Showing posts from November, 2016

Sivananda's Personality-64.

Again, it was the Master’s habit before he went to bed each day, to pray for the welfare of a number of people whose names he kept in a special list, which he revised from time to time. One devotee might be suffering from a disease, another from mental worry, a third might be fearing an impending crisis in his business. The Master prayed on behalf of these sufferers. It was his way of practising love for others.

Whenever there was a calamity, or threat of calamity, like famine, flood, war, rail accident or earthquake, in some part of the world or the other, the Master organised collective prayer.

It was the first week of November, 1946. Tension ran high in most North Indian States. There were countless rumours that the Muslims were coming to Rishikesh to murder Hindu Sadhus. The Master called the Ashramites to the Viswanath Mandir and suggested that everyone should do Japa of Om Namasivaya, and that a Homa be performed after five lakh repetitions, to restore Hindu-Mus…

Sivananda's Personality-63.


Noticing a sick person, or reading an obituary report, or observing a lame dog, or an ant accidentally trodden underfoot, the Master would breathe a hidden prayer with a feeling heart. In the Ashram he regularly conducted Kirtan and collective prayer on behalf of devotees on their birthdays, or when they were sick, or when they desired success in some undertaking. After invoking the Lord’s aid for the specific purpose, the Master would invariably pray in a general way for the welfare of the person concerned.

"May Lord bless Sri ... with health, long life, peace, bliss and prosperity; with health, long life, peace, bliss and immortality."

And most importantly, after listing the persons for whom prayers were being conducted on a particular day, the Master would never forget to add at the end, "And for the whole world at large."

The Master asked his disciples to always pray for the welfare of the whole world, and would ask sweetly, "Are you not included in t…

Sivananda's Personality-62.


After a little reflection he added, "Nurses serve patients in the hospitals, but there is no inner purification for them, because they do not have the proper feeling when they serve."

The Master then noticed that some Ashram inmates had also joined in the Ganga Puja and were offering bael leaves to the holy river.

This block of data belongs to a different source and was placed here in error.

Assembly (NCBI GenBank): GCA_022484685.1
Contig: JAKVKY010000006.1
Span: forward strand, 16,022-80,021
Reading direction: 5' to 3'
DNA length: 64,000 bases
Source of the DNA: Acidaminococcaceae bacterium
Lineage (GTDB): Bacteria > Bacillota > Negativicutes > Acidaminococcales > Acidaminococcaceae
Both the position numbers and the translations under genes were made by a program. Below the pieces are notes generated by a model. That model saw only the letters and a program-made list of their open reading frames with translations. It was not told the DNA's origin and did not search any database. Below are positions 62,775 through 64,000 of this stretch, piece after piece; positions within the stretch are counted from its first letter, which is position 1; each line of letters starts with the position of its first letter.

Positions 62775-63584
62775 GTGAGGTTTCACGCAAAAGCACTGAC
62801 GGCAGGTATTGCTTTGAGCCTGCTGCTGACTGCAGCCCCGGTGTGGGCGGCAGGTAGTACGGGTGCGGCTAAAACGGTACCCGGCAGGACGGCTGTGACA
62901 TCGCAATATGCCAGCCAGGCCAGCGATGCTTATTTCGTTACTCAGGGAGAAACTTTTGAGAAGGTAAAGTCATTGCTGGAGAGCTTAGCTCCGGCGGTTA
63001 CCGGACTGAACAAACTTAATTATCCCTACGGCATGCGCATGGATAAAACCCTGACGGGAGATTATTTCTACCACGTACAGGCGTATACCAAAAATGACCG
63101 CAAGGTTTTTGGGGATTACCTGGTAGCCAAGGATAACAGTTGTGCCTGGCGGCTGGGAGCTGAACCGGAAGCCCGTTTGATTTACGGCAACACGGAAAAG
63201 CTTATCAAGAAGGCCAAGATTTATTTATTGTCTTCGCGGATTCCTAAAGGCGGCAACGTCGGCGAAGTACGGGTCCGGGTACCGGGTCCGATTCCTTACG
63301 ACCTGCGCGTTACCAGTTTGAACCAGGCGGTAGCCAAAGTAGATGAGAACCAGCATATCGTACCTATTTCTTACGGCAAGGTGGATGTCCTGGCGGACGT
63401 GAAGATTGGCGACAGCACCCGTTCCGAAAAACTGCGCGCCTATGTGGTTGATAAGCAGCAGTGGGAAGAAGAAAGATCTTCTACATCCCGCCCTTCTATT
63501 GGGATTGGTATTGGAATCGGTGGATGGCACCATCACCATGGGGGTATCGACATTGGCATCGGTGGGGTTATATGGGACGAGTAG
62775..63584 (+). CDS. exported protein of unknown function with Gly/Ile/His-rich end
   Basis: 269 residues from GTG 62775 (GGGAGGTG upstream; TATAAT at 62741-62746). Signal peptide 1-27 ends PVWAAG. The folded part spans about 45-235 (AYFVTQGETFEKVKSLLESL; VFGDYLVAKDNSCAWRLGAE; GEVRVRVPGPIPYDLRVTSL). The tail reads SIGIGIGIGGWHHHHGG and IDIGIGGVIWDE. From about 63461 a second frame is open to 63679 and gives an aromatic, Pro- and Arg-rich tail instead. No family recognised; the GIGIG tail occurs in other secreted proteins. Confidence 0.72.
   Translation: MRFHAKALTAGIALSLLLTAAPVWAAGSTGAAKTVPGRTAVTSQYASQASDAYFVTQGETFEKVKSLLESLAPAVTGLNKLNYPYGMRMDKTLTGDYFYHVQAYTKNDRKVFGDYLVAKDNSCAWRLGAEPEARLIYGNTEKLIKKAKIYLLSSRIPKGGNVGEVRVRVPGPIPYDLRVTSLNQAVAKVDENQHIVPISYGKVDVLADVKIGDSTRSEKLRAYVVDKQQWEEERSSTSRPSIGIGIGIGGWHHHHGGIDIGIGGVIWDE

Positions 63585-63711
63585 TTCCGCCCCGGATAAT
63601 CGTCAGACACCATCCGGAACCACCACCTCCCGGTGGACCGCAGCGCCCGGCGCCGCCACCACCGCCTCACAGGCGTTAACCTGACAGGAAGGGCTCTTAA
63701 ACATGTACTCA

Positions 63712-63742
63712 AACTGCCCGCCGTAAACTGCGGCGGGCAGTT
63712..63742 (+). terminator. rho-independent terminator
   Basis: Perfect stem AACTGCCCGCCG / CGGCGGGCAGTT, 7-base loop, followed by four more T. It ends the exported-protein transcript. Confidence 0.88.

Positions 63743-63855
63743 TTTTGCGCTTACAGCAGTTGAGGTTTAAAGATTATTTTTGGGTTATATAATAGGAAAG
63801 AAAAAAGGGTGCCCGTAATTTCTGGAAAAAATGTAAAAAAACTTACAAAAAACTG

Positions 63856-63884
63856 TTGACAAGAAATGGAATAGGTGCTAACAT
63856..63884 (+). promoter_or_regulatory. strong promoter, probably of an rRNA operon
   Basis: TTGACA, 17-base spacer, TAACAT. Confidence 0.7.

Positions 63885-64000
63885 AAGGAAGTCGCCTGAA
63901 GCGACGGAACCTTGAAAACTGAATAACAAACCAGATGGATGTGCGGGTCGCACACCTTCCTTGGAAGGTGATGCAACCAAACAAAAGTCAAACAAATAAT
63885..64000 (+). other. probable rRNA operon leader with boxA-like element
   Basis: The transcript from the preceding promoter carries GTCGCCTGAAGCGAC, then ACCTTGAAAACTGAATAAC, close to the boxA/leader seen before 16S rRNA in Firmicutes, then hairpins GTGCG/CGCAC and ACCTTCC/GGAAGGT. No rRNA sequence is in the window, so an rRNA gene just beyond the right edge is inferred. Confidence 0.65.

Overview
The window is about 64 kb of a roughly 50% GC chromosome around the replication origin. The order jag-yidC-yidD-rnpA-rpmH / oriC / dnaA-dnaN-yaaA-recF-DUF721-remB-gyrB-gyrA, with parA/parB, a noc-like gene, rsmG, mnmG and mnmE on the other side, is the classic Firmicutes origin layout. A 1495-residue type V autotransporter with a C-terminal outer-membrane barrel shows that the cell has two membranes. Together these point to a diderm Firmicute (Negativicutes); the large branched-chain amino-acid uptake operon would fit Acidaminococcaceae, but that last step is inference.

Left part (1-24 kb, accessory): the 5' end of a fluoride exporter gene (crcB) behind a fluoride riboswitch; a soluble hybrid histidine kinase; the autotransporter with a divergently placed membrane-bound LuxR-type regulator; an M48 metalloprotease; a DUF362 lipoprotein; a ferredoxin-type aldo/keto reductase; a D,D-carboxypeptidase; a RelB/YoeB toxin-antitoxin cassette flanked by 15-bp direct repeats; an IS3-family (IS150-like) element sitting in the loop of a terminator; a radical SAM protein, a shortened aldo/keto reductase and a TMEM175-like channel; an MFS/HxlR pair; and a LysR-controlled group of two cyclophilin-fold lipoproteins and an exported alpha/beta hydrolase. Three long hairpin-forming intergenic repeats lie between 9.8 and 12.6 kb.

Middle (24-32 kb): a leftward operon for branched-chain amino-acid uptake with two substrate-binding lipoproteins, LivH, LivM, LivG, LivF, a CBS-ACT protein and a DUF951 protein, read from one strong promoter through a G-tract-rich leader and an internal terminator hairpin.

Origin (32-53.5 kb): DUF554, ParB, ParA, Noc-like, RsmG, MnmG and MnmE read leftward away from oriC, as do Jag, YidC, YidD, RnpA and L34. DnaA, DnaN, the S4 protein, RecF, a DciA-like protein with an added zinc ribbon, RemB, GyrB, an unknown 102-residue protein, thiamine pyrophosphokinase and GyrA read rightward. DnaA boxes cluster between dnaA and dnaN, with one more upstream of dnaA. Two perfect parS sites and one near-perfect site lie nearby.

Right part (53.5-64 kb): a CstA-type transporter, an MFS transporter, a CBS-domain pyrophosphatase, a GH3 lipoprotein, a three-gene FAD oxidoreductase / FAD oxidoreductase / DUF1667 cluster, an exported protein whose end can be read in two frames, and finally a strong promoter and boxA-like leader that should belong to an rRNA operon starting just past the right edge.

"Each person is offering only his own bael leaves to the Ganges. How grand it would be if one had the feeling that he alone was offering the worship through all hands! How much more effective that worship would be!" he remarked.

A most effective way in which the Master served people was to pray for them. He had great faith in healing through prayer and through utterance of the Lord’s Name. He called it "Namapathy."

Sri N. Ananthanarayanan
 To be continued ...

Sivananda's Personality-61.


While he did not hesitate to act thus in an emergency, the Master warned his followers that they should at all times be uniformly decent, delicate and courteous.

"Always have consideration for the feelings of others," he would tell them. "Never be discourteous and rough in the name of service."

How great an importance the Master attached to the service of God’s children was revealed by a small incident. On the evening of November 25, 1949, R. Anantakrishna Sastri, a well-known Oriental scholar, arranged to perform ceremonial worship of the Ganga at the Ashram waterfront. It was nicely washed, and the Ashramites and visitors seated themselves comfortably on the clean steps. The Master was also there.

Sastriji and his wife began the worship. The Master watched it all intently and then commented, "One year of daily ceremonial worship of the Ganges like this is equal to one week of whole-hearted service of a typhoid patient—washing his clothes and cleaning hi…

Sivananda's Personality-60.


Once, he carried Sadhu Leik, a European Sannyasin, on his head in a rope-cot, and admitted him in the Punjab Sindh Kshettar Hospital in Rishikesh. On a different occasion a Sannyasini fell down unconscious. The Master carried her on his back to the hospital.

On another occasion the Master went to Ganga Sagar. The water was rough and the ferry-boat heaved alarmingly. While all the pilgrims somehow got onto the steamer from the ferry, an old woman, a member of the Master’s party, was frightened beyond her wits. She was at the same time too full of the instinctive feminine modesty to accept the Master’s aid. He immediately saw her plight and did not waste time to argue. In a trice the protesting woman found herself gently and reverentially lifted up, and safely deposited on board the steamer, good-naturedly riled by her daughters, laughing merrily at the Master’s effective tactics!

Sri N. Ananthanarayanan
 To be continued ...